Background Particularly for the less haemolytic antibodies, there is limited evidence to aid management. New Scottish guidelines are in production. To provide evidence for their development, we sought to study over the last 3 years, in a DGH with 4000 deliveries/yr, how effective our existing local management has been and what impact new draft guidelines would have had.
Aims To identify babies affected by haemolytic disease of the newborn and to establish whether new guidelines could have changed pregnancy or neonatal management. To estimate extra demands on services made by the proposed new guideline.
Methods All women with red cell antibodies were identified over a three year period. Numbers of ultrasound appointments required and neonatal outcomes were noted and applied to existing management and the proposed guideline.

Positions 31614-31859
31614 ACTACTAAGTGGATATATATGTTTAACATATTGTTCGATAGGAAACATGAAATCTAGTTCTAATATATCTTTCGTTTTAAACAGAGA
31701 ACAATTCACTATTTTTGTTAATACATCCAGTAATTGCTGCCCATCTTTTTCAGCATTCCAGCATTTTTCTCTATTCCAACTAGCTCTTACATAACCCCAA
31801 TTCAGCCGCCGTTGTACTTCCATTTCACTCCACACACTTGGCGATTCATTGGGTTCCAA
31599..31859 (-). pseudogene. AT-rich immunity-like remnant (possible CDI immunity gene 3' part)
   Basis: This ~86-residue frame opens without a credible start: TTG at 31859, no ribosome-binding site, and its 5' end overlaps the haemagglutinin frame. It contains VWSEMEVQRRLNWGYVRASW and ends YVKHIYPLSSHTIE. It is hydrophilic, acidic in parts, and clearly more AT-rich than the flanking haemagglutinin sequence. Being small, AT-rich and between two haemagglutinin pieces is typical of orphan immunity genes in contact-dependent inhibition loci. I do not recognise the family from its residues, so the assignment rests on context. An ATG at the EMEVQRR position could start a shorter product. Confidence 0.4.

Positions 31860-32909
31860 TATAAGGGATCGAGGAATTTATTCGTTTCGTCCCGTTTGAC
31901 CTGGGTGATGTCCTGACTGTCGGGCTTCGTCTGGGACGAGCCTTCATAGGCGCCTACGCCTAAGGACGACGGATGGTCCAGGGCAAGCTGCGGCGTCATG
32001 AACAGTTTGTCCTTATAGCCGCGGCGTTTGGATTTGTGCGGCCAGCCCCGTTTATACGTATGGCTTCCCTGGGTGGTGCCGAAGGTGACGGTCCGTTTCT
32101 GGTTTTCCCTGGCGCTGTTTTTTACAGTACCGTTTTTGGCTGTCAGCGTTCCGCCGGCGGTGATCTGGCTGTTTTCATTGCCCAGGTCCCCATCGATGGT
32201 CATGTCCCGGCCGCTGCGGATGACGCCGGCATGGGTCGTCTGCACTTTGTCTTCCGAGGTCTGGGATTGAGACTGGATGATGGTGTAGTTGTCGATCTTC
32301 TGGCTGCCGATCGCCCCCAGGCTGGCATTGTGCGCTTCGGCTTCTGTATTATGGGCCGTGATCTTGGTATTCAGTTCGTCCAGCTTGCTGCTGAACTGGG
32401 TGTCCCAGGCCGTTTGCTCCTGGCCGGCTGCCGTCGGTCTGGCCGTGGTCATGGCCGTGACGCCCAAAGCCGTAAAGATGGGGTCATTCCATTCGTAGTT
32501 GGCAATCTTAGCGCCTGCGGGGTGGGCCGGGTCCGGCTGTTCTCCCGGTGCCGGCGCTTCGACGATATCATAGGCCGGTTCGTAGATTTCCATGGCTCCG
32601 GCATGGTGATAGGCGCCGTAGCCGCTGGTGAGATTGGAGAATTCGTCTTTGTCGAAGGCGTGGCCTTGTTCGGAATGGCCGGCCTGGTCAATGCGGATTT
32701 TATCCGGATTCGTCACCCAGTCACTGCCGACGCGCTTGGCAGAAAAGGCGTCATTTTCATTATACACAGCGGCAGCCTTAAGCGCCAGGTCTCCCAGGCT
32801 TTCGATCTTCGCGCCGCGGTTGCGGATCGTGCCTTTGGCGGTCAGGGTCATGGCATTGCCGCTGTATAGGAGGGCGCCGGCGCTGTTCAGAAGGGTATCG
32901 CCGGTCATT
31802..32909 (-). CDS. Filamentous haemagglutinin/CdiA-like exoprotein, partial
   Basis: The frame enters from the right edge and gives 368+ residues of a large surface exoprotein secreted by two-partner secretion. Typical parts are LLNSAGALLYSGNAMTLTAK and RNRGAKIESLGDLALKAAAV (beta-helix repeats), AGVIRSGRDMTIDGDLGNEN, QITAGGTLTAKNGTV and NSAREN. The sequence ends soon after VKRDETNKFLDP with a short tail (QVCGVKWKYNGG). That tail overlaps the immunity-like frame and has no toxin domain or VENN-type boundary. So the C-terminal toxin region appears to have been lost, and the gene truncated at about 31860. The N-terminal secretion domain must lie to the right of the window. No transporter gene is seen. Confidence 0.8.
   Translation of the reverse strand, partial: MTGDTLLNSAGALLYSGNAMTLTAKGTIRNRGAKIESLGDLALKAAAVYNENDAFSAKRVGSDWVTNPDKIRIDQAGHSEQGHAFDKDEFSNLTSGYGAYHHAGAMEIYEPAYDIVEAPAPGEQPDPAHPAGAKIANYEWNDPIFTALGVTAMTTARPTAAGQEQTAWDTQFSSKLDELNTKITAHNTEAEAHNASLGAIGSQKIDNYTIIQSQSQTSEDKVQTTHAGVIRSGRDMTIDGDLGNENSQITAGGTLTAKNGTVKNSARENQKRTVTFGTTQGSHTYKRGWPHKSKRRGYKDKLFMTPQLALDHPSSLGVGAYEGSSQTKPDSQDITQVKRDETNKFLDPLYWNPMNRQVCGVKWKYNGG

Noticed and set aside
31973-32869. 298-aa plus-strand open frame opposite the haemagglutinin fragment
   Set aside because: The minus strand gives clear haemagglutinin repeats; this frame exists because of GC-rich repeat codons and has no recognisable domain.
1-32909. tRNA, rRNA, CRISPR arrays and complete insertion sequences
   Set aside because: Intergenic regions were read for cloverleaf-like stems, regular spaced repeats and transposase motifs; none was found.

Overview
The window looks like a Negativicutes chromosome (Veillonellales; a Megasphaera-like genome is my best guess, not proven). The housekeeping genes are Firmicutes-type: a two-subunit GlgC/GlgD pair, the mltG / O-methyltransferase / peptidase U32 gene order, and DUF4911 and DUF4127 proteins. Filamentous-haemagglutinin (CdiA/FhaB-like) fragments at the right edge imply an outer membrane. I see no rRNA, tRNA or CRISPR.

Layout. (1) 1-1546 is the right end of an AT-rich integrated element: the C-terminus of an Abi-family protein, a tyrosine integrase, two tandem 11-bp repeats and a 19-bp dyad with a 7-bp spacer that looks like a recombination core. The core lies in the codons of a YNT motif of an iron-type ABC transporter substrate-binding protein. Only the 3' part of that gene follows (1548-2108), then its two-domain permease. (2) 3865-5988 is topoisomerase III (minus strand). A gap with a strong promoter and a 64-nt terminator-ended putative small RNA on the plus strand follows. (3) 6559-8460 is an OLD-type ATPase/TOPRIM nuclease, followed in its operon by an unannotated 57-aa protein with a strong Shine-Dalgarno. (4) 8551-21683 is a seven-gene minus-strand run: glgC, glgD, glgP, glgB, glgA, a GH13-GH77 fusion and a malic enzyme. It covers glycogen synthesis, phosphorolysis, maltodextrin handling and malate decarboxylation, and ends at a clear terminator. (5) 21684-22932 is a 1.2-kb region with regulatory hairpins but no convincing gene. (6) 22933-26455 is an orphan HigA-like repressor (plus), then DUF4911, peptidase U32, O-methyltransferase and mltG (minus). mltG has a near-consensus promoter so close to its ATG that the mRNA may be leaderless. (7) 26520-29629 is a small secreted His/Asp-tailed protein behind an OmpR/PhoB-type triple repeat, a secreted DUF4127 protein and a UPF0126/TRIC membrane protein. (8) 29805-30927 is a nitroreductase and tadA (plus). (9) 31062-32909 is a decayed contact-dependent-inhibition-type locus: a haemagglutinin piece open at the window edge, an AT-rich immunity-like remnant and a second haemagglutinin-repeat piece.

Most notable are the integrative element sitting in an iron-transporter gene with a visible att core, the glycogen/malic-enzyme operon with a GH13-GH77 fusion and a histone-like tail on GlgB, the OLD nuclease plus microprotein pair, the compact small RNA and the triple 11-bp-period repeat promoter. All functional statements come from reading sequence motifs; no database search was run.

Results There were 101 women identified of which 12 had anti-D; 6 anti-c; 6 anti-K; 7 others had titres over 1/32 and 2 others which doubled. Had the new guideline been in place this would have equated to 111 extra ultrasound appointments. With the existing guideline, one baby affected by anti-Jka fetal anaemia required top up transfusion that was not anticipated but would have been with the new guideline.
Conclusions The new guideline suggests more close screening and intervention than our existing management. The data supports the proposed management for anti-D, c and K but we suggest that MCAPSV screening only should be undertaken for other antibodies if titre >1/64 with no place for extra scans in other situations
Statistics from Altmetric.com
If you wish to reuse any or all of this article please use the link below which will take you to the Copyright Clearance Center’s RightsLink service. You will be able to get a quick price and instant permission to reuse the content in many different ways.